The Republican Party of Iowa slammed the most recent poll from the Des Moines Register/Mediacom Iowa for “historically” underestimating the strength of the “new Republican coalition” as the poll claimed the Hawkeye State’s U.S. Senate race is closer than it seems.
“As we have seen two election cycles so far, the Iowa Poll historically underestimates the new Republican coalition’s strength,” Republican Party of Iowa Chairman Jeff Kaufmann said in a statement. “They had Gov. Reynolds losing, Sen. Ernst losing, and President Trump tied, and all went on to win!”
For background, Kaufmann pointed to the Register polls from September 22, 2020, which showed former President Donald Trump in a “dead heat” with President Joe Biden in Iowa; September 19, 2020, which showed Democrat Theresa Greenfield “narrowly” leading Sen. Joni Ernst (R-IA) in a hyper-competitive Senate race; and September 22, 2018, which showed Democrat Fred Hubbell “narrowly” leading Republican Kim Reynolds in the gubernatorial race.
The Iowa GOP chairman added:
Iowans are tired of Joe Biden’s weak presidency. Democrats have destroyed our economy, energy independence, and Southern Border. Not only will Mike Franken stand by Biden’s side, Franken is a scandal-ridden candidate having been accused of sexually assaulting his former campaign manager and more women. Franken hasn’t done a thing to earn Iowans’ votes.
The poll shows the Republican Sen. Chuck Grassley (IA) only has a three-point lead against his radical Democrat opponent, Mike Franken — who was recently accused by his former campaign manager of making “several” unwanted advances toward women, including herself, which he continuously denied.
Via the Register:
A new Des Moines Register/Mediacom Iowa Poll shows Grassley leads with 46% of the vote to Franken’s 43% among likely voters. Another 4% would vote for someone else, 4% would not vote and 3% are not sure.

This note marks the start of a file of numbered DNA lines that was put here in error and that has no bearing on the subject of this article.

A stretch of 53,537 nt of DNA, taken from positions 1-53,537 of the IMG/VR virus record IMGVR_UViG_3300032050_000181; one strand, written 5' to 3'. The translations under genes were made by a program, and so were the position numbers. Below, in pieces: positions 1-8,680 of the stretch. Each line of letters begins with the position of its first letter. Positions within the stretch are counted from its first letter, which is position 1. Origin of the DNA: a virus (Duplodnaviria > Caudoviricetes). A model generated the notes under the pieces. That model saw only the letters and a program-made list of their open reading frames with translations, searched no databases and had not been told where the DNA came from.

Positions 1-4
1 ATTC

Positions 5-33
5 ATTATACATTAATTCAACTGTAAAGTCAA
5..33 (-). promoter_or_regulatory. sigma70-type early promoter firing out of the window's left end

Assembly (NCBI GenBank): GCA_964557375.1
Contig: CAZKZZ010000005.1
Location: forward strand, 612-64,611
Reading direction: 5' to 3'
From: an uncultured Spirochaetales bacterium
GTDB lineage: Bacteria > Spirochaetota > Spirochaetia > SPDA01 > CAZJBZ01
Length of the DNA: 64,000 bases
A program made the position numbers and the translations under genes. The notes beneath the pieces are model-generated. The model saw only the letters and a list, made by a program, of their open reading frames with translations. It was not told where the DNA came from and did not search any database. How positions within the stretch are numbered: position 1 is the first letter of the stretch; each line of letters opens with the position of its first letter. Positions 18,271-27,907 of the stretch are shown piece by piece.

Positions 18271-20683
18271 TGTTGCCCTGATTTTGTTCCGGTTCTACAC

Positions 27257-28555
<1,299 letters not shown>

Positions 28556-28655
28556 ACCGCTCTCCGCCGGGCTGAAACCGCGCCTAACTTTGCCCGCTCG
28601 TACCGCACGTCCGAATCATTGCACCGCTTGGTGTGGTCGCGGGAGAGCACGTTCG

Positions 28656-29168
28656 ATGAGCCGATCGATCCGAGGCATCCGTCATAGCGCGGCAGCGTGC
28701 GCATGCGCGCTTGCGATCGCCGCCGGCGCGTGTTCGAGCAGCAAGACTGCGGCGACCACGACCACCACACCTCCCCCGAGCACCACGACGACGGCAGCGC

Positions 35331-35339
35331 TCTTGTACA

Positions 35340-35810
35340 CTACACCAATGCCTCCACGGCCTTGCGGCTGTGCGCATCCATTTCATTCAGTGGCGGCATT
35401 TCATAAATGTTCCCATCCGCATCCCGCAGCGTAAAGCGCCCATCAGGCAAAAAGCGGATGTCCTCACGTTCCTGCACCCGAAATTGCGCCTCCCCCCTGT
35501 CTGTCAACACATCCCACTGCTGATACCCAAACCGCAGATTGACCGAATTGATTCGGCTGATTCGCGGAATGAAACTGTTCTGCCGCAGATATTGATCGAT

The poll of 804 Iowa adults, including 620 likely voters, was conducted Oct. 9-12 by Selzer & Co. The questions asked of all Iowans have a margin of error of plus or minus 3.5 percentage points; it’s plus or minus 3.9 percentage points for the questions asked of likely voters.
The numbers suggest a contest closer than any Grassley has faced since he defeated a Democratic incumbent by 8 percentage points to win his first election to the Senate in 1980.
Additionally, the Register explained that Grassley’s “narrowed” lead over Franken, with less than a month until Election Day, means Grassley will have his “toughest reelection fight in 40 years.”
The publication noted that this election might be closer than when Grassley first won in 1980 by eight points against a Democrat incumbent. Since then, the longtime senator’s closest election was in 2016, when he beat former Lt. Gov. Patty Judge by 24 points.
Besides the Register poll, the latest Emerson College poll from October 2 to 4, with a sample size of 959 likely voters and a 3.1 percent margin of error, had Grassley with a double-digit lead.
Grassley held an eleven-point lead over Democrat candidate Michael Franken, 49 percent to 38 percent, respectively. The poll also showed that nine percent were undecided, and four percent said they planned to vote for someone else.